Thursday, August 10, 2006

critical mass

I really shouldn't bother with this.

I'm like two days late to the party since this went up, but my favorite (seriously, it is, somehow) indie music pacesetting website went and got me all out of sorts this morning. Lollapalooza was reviewed, or rather assassinated, by our snarky friends, which doesn't really bother me. I wasn't there, Lollapalooza is a far cry from what it was when I was attending it...*shudder*...15 years ago or so, and I'm not in the business of defending massively corporate-sponsored music festivals.

That said...

I just want critical or even eye-witness reports of such an event to give it to me straight, and not serve some axe that's gotta be ground to a razor's edge because of the above facts. Frankly, the lineup was pretty great. Flaming Lips? Gnarls Barkley? Wilco? Sure, there were some clunkers (Chili Peppers, Widespread Panic), as there are for all--yes, ALL--music festivals. But give me the feeling that you're covering this the same way as you would if, say, these bands had been playing the festival that your own publication sponsors. Would the crowd be chastized for being older, having strollers and not bursting into a group hug once they spied their matching wristbands like the True Festival of Communal Good Vibes that is the Pitchfork Festival? Would Wayne Coyne still be judged as "indie rock's carrot top"? Would Wilco be dismissed as playing "Midwestern anthems"? I somehow doubt it.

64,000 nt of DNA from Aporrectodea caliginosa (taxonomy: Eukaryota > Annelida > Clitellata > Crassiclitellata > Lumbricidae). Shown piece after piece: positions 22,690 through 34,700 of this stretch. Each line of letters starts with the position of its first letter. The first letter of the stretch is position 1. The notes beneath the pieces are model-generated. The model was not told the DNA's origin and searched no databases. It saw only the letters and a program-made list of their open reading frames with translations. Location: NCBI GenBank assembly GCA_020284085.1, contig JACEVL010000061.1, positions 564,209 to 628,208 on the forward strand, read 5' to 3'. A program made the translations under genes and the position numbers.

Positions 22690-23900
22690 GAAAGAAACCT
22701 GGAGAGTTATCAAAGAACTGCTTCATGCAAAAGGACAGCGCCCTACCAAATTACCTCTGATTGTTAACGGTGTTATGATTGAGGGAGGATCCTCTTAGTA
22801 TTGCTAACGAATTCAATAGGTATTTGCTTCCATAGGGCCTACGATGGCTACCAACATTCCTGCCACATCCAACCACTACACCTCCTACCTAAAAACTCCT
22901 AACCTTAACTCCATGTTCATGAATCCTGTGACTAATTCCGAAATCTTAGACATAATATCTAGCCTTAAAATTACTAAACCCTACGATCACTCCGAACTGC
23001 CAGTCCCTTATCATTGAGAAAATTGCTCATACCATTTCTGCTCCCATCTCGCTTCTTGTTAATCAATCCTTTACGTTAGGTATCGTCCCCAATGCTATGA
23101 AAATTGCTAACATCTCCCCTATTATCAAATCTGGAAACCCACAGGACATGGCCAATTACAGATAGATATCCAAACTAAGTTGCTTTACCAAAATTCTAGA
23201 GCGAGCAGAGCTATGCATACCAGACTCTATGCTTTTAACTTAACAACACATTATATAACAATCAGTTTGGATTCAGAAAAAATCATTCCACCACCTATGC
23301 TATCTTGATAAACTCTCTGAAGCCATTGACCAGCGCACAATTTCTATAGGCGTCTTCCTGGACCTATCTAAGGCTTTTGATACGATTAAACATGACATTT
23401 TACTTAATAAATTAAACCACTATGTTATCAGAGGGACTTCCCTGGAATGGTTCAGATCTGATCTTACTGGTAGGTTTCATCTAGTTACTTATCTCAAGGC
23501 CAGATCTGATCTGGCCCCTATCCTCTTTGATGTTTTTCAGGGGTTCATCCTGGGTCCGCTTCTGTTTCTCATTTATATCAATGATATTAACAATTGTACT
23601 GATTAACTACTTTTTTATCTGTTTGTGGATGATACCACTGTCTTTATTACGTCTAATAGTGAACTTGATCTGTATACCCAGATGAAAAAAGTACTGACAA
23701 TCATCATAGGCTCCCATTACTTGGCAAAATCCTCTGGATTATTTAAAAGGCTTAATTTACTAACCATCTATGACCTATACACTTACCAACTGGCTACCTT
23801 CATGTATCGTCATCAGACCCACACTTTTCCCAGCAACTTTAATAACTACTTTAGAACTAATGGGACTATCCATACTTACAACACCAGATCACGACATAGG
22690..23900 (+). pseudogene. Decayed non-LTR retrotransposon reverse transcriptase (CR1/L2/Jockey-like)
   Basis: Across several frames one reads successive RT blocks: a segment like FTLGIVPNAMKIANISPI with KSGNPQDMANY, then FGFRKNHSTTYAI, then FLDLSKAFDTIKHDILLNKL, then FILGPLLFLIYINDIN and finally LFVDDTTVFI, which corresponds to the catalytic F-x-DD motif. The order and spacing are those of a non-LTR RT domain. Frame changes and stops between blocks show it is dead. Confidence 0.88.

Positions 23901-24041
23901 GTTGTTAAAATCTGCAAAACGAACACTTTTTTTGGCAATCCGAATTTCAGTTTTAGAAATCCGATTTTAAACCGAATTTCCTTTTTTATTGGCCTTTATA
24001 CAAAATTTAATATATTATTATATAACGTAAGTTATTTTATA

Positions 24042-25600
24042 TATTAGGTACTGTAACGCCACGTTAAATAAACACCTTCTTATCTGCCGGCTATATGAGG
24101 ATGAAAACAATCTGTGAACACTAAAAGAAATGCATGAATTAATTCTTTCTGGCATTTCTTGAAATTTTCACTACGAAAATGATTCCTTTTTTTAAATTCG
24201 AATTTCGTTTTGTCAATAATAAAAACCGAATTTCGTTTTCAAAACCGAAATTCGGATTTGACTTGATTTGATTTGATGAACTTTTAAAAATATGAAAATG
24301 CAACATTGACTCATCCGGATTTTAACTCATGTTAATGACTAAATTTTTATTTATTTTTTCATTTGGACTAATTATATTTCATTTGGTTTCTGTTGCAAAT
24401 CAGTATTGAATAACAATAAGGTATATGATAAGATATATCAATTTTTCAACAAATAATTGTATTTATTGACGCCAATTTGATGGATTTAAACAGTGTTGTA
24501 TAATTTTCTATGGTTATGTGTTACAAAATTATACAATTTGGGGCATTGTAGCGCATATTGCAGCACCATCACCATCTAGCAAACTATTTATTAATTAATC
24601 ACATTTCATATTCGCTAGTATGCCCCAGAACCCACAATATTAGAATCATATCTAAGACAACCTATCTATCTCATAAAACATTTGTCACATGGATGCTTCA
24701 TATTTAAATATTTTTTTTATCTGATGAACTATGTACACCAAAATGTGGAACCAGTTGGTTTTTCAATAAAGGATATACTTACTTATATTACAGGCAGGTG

Let's just say I take issue with his review. Let's say I think he's full of shit when he says Iron & Wine isn't meant for a large venue (I saw them at the Wiltern with Calexico last year and they were incredible). Let's say that I doubt the only suitable adjective for the soloing by Wolfmother and the Raconteurs is "shameful." I'm not big fans of either band, but is this 1977? Are we back to being embarrassed by musicians exhibitiing technical veracity? Should we take away the Arcade Fire's violins? And are we to assume that your positive words for the soon-to-be-departed Sleater Kinney were because they didn't feature any guitar solos?

Let me just say above all that I think the motives behind this slash piece are questionable. You want to hate on an overly sponsored alt-rock fest that's struggling for relevance? Fine. But don't do it at the expense of bands that are championed on your pages, possibly only because they dared play in the same city as you two weeks after your own festival. It seems disingenuine and not just a little petty.

Again, I probably shouldn't have bothered with this. The chorus of P-fork haters who still read the damn thing every day is loud enough already. I guess it's because I read the damn thing that I want it to be better than something like this.

'It's So Easy to Get Bored,' by Helmet

This one's for you, Rob Mitchum. I've read your reviews and liked your stuff, what happened here? Did you really only enjoy three performances over three days?

It's rumored that Page Hamilton was inspired by a nasty and probably difficult to impress critic for this little tune in 1997, and it's the first that came to mind for this case. It's not the usual Helmet song, it's not terribly heavy and there aren't the same start-stop hitches of guitar squalls and silence. In fact given the comparitively midtempo pace it's almost even pretty, about as pop as these guys got. It's from the last Helmet album before they broke up and never played another note (That's right, the last two albums never happened, do you understand me? Never happened.)

Enjoy, Pitchforkers. Hope one day to check out your flawless festival to see what made Lollapalooza seem like such a miserable time for all concerned.

Buy 'Aftertaste' at Insound


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